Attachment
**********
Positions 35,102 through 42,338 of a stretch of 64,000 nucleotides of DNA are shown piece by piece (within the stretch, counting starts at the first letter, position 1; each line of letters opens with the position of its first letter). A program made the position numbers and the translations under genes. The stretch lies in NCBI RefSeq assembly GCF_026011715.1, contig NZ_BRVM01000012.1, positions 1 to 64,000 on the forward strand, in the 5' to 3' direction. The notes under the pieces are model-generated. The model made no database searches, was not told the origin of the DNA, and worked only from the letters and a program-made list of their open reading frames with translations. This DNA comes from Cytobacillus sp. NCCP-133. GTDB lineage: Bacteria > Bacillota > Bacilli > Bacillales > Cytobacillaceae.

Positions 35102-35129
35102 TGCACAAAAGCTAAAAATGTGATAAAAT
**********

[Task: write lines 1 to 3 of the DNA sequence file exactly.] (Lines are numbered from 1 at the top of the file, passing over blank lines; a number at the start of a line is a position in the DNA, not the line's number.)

Positions 35,102 through 42,338 of a stretch of 64,000 nucleotides of DNA are shown piece by piece (within the stretch, counting starts at the first letter, position 1; each line of letters opens with the position of its first letter). A program made the position numbers and the translations under genes. The stretch lies in NCBI RefSeq assembly GCF_026011715.1, contig NZ_BRVM01000012.1, positions 1 to 64,000 on the forward strand, in the 5' to 3' direction. The notes under the pieces are model-generated. The model made no database searches, was not told the origin of the DNA, and worked only from the letters and a program-made list of their open reading frames with translations. This DNA comes from Cytobacillus sp. NCCP-133. GTDB lineage: Bacteria > Bacillota > Bacilli > Bacillales > Cytobacillaceae.

Positions 35102-35129
35102 TGCACAAAAGCTAAAAATGTGATAAAAT